Washington State Historical Society statement about National Archives and Records Administration in Seattle closure
Washington State Historical Society
The recent proposal to close the National Archives and Records Administration (NARA) in Seattle has been approved by the Office of Management and Budget. This is a matter of utmost concern to the heritage community. The Washington State Historical Society’s mission is to partner with our communities to explore how history connects us all. The loss of this valuable resource will significantly impact our community and institutions like ours.
National Archives and Records Administration’s Pacific Alaska Region facility holds over 56,000 cubic feet of archives for the Pacific Northwest: photographs, documents, maps, and architectural drawings that date from the 1850s to the 1980s. This resource represents an incredible breadth of history of our region and its loss will greatly impact the people who live here. Transferring these materials to locations as distant as California and Missouri (as proposed) creates immediate barriers to accessibility; the resources required to travel and view these materials will limit access to a privileged few.
As history professionals whose mission and practice it is to collect, preserve, and interpret historical artifacts, objects, documents, photographs, and ephemera, we know first-hand the research value that lies in the authentic article ─ something that cannot be replicated in a digital facsimile. We also recognize the imperative nature of proximity and accessibility. It is for these reasons that we make this statement opposing the planned closure of and relocation of records located within the National Archives and Records Administration site.
As educators, we have seen the value of the National Archives for students. The Society has partnered with Archives staff to share historical resources with teachers, classrooms, and the public. National Archives and Records Administration resources range from providing tours of the archives and access to those materials, to connecting people with their past in a personal, meaningful way through genealogy and access to documents and photographs of their ancestors. For many individuals, their first interaction with historical resources is at the National Archives and Records Administration.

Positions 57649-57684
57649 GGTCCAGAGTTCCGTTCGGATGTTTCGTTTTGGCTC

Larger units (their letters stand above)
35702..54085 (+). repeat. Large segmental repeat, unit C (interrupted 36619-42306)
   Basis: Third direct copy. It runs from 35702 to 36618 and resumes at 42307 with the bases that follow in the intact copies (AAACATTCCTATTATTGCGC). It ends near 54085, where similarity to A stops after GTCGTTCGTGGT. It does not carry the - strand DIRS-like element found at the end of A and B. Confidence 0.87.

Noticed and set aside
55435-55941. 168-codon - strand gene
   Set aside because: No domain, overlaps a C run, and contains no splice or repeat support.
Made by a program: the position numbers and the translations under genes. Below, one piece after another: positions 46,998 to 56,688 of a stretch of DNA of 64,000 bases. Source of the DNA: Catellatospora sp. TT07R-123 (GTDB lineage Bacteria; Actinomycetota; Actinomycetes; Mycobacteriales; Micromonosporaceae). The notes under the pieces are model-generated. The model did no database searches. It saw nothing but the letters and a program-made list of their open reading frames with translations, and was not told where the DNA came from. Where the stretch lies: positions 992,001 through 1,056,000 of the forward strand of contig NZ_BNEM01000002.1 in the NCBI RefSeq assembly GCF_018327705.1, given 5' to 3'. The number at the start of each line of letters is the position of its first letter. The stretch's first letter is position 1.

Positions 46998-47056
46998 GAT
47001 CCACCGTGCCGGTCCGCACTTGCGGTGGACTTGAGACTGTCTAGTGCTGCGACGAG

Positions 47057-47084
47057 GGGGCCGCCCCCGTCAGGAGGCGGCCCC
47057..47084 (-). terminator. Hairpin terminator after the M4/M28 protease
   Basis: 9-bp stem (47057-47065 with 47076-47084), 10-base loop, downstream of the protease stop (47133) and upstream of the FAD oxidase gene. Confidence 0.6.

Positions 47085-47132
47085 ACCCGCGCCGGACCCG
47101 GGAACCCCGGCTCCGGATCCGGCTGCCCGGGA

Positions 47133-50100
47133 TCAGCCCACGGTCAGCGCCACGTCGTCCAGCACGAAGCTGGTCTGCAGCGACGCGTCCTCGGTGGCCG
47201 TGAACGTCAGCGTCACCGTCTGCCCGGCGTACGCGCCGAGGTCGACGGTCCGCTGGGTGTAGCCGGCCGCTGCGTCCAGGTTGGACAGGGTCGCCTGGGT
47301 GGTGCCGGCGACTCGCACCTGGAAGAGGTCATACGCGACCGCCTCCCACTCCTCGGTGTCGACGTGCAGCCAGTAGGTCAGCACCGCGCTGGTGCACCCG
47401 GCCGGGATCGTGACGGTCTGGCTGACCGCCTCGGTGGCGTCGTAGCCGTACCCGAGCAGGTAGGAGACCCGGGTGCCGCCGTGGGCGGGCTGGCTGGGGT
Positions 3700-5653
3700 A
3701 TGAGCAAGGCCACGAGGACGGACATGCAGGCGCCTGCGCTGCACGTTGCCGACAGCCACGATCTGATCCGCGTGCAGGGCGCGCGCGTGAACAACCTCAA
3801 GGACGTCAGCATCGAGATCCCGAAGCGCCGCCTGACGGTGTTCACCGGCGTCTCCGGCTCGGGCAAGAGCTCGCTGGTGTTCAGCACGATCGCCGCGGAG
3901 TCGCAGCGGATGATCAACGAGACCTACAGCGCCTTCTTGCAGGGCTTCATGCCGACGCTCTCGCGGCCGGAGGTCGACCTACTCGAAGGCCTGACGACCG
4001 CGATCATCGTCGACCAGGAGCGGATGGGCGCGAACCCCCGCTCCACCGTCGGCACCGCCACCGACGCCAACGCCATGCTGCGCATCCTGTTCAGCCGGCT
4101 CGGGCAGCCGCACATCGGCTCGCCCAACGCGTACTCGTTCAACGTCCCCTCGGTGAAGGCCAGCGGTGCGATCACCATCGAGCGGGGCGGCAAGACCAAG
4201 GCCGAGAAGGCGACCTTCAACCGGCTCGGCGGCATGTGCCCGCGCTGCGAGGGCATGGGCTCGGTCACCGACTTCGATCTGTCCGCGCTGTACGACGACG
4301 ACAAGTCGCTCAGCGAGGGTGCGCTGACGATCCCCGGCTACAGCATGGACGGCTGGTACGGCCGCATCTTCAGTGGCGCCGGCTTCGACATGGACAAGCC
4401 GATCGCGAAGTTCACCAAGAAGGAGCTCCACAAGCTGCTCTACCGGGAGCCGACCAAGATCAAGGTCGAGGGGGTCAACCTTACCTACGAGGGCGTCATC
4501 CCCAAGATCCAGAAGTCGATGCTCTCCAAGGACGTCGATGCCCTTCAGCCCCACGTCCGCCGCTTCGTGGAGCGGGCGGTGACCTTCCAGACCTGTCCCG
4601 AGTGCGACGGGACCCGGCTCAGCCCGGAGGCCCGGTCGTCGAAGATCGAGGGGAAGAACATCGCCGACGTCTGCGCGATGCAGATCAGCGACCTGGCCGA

As curators and collectors, we appreciate the rarity of the National Archives and Records Administration’s holdings and the deep significance for individuals who seek connections that cannot be found elsewhere. The National Archives and Records Administration holds documents relating not only to the triumphs of American history but also to its tragedies, including materials on topics as broad as documentation of Native American tribal affairs, to federal prison records, to archives regarding the Chinese Exclusion Act of 1882. In many cases, the records held by the Archives are the only remaining documentation of individuals who have been erased or unreported in history. For their descendants, a signature on a page may be the only thing left to them of their ancestors. Nothing can replace the opportunity to see these documents in person and experience that tangible connection to the past.
We are working with our heritage colleagues along with our congressional delegation to determine how best to address the decision to close the National Archives and Records Administration’s Seattle facility. We hope to carve a path forward which allows these important resources to stay in Washington State, accessible to our community.
About The Washington State Historical Society
The Washington State Historical Society partners with our communities to explore how history connects us all. The Society’s most visible activity, the Washington State History Museum (WSHM) is located in downtown Tacoma on Pacific Avenue among a thriving cultural scene. The museum features interactive permanent exhibitions about Washington’s past in the Great Hall, unique rotating exhibitions highlighting the Society’s collections, and dynamic feature exhibitions.